The Florida PIP 14-day rule requires any injured victims to seek medical care within 14 days of an accident.
If you believe you suffered injuries, it is paramount you see a doctor right away to get the care you need. If you fail to seek care within the first two weeks after an accident, your insurer will likely deny your claim.
We recommend you seek medical care even if you are unsure whether you suffered injuries. Many injuries take hours or even days to appear.
Get Approved Medical Care on Time
Under the 2013 PIP law change, an accident victim must get “initial services and care” within two weeks of a crash if they want to receive benefits through their PIP coverage. Almost any type of medical attention will meet this requirement, as long as it comes from a qualified health care provider, or a qualified health care provider supervised or prescribed the care.
A qualified health care provider might include:
- A medical doctor
- A dentist
- A chiropractor
- An emergency medical technician
It is important to note that seeing a physical therapist, massage therapist, or other care provider not specifically listed in the statute will likely not meet the criteria. Your insurance company will likely deny your claim, and you will not receive benefits. It is always a good idea to go to the emergency department or see your doctor as soon as possible after a crash, both to ensure you are healthy and to meet this qualification as outlined in the Florida PIP 14-day Rule.
The Florida PIP 14-Day Rule and Payout Limits
When Florida passed the amendment to its PIP law, the new statute also established limits on the benefits available through a personal injury protection claim. Under the new rules, if you received treatment within 14 days, and:
- Suffered only non-emergency injuries, you can only receive $2,500 in benefits
- Suffered an “emergency medical condition,” you can receive the maximum payout available from your PIP coverage
You should have at least $10,000 in coverage available to you. This is the state’s minimum amount of PIP coverage required; however, you might carry a larger policy.
Defining an “Emergency Medical Condition”
Florida Statute § 395.002(8) defines an “emergency medical condition” as it applies to PIP insurance claims in the state. The statute outlines this as a situation where victims suffered from acute symptoms that require immediate attention to prevent:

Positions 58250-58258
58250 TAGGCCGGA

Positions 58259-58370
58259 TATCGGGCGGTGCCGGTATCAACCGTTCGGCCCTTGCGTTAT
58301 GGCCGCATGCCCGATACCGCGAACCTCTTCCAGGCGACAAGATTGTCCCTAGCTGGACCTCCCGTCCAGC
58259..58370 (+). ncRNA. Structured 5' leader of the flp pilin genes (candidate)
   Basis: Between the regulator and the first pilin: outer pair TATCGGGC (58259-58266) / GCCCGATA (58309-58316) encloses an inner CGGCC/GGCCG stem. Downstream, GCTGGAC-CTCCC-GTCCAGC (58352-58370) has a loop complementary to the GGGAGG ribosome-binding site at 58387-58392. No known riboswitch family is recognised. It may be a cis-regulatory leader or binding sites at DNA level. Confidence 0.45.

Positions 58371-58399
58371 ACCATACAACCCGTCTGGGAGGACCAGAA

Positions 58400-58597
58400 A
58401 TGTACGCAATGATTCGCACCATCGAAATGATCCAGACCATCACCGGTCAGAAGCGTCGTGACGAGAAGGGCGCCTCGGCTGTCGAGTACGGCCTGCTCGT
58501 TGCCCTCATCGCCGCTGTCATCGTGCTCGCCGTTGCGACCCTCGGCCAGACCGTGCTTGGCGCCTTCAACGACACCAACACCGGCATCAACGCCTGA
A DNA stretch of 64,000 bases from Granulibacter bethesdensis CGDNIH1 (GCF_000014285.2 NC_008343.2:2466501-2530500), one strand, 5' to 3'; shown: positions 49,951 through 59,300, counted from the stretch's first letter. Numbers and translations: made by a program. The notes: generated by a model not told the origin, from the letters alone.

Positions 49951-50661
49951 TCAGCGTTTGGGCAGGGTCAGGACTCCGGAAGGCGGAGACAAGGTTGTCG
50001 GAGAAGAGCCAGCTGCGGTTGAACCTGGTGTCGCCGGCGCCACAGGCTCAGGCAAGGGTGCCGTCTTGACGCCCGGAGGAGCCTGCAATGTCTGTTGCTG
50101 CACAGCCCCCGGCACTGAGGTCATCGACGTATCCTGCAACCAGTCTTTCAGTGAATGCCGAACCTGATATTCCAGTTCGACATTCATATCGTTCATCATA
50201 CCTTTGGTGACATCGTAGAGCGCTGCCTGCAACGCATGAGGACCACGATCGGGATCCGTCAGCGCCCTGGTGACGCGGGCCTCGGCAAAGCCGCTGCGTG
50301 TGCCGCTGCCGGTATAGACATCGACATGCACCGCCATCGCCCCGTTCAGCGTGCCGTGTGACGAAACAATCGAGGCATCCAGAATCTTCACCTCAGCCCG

- Endangering their health and wellbeing
- Impairment of a major body function
- Serious dysfunction of any organ or body part
It is a good idea to discuss this with your doctor, who can note in your charts that you suffered an emergency medical condition. This may help your case. It is important to note there does not have to be a determination of whether your injury is an “emergency medical condition” within the first 14 days after an accident. As long as you seek medical care within the first two weeks, you should be eligible for some type of payout from your PIP insurance provider.
What If My Insurer Refuses to Pay?
While your insurer should be dedicated to helping you recover the benefits you need — after all, you do pay a premium every month — this is not always the case. Insurers are businesses and, as such, will do what they can to pay you as little as possible. To do so, they might claim:
- You did not receive medical care within 14 days
- You did not suffer an emergency medical condition
- You did not suffer injuries in the accident as you claimed
You do not need to handle this fight alone. The car accident team at the Law Offices of Anidjar & Levine can protect you from your insurer and get you the compensation you need.
Talk to a Florida Car Accident Attorney About Your Case
If you have questions about recovering benefits from your PIP policy after a car accident, the legal team from the Law Offices of Anidjar & Levine offers free case reviews and consultations. Call us at 800-747-3733 to get started.